Parent company of CalMac ferries, David MacBrayne Ltd, awarded contract for military movements at Marchwood military port
THE Scottish Government-owned parent company of Calmac ferries, David MacBrayne Ltd, has been awarded a 35-year contract to manage military movements at Marchwood Military Port in Hampshire.
David MacBrayne Ltd joined with Grimsby firm GBA (Holdings) to form a new company, Solent Gateway Ltd, to bid for the Marchwood contract from the Ministry of Defence. Solent Gateway is 50/50 owned by David MacBrayne and GBA.
Solent Gateway has now won the contract, the value of which is not known, and the company will be responsible for moving military materials and personnel at the port on England’s south-east coast.
The Marchwood port was used for military operations in the Falklands War in 1982. A Marchwood-based ship, RFA Sir Galahad was sunk during the conflict. Greenpeace also blockaded the port during the Iraq War in 2003 to prevent British military supplies from reaching the Gulf.
When asked by CommonSpace if the contract would require facilitating the movement of chemical or nuclear materials, an MoD spokesperson said: “We wouldn’t go into that.”
However, the spokesperson did confirm that the port could in theory be used for all UK military ventures.
“I would hope that CalMac’s parent company would focus all of their energies on winning the contract to serve the people of the Clyde and Hebrides rather than serve the UK military machine.” John Finnie MSP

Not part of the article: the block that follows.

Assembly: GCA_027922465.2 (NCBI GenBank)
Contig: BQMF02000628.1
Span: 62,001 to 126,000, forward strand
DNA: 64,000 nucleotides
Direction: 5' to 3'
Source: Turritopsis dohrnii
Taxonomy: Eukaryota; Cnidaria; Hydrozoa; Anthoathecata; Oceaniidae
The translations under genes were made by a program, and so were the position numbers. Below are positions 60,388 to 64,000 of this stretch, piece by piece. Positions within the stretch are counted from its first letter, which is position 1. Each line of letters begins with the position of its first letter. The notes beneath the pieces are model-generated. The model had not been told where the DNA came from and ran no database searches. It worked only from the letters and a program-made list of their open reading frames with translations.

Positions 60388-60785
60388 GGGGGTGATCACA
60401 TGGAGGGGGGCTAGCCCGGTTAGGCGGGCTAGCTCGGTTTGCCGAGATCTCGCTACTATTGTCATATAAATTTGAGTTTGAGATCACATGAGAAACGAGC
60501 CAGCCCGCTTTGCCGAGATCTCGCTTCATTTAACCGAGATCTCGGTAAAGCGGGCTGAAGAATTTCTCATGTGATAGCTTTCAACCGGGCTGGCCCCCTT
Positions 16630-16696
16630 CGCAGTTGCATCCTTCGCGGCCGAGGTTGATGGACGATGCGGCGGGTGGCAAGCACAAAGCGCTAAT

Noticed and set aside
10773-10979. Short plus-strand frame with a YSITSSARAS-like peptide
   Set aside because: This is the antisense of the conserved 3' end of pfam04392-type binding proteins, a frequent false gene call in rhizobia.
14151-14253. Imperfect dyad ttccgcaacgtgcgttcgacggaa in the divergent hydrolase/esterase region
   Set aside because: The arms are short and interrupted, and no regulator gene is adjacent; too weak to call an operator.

Asked if a conflict of interest could emerge, whereby the Scottish Government would oppose UK military action that would then be organised through the Marchwood facility, the MoD spokesperson said: “Marchwood will remain UK Government property, the operations are only being leased to the joint company.”
When asked if this meant that the lease could be withdrawn in the event that the company could not perform the deployment of military equipment in certain circumstances, the spokesperson answered: “I don’t know.”
The Scottish and UK Governments have opposing policies on military issues. The Scottish Government has been opposed to military intervention in Syria while the UK previously tried to win parliamentary support to intervene. The two governments are also staunchly opposed on the renewal of the Trident nuclear weapons system. The Scottish Government opposes the system while Westminster is pushing for renewal.
John Finnie MSP told CommonSpace that David MacBrayne should focus on its responsibilities to ferry users rather than get involved in military logistics.
He said: “I would hope that CalMac’s parent company would focus all of their energies on winning the contract to serve the people of the Clyde and Hebrides rather than serve the UK military machine.”
A spokesperson for David MacBrayne said that they could not divulge the value of the 35-year contract as it was “commercially sensitive information”.
The Scottish Government had not responded to a request for comment at time of publication, but Derek McKay MSP, Scotland’s minister for transport and islands, was quoted in the Buteman describing the deal as an “excellent example of a Scottish company with a strong public service ethos succeeding in a competitive marketplace”.
Picture courtesy of dun_deagh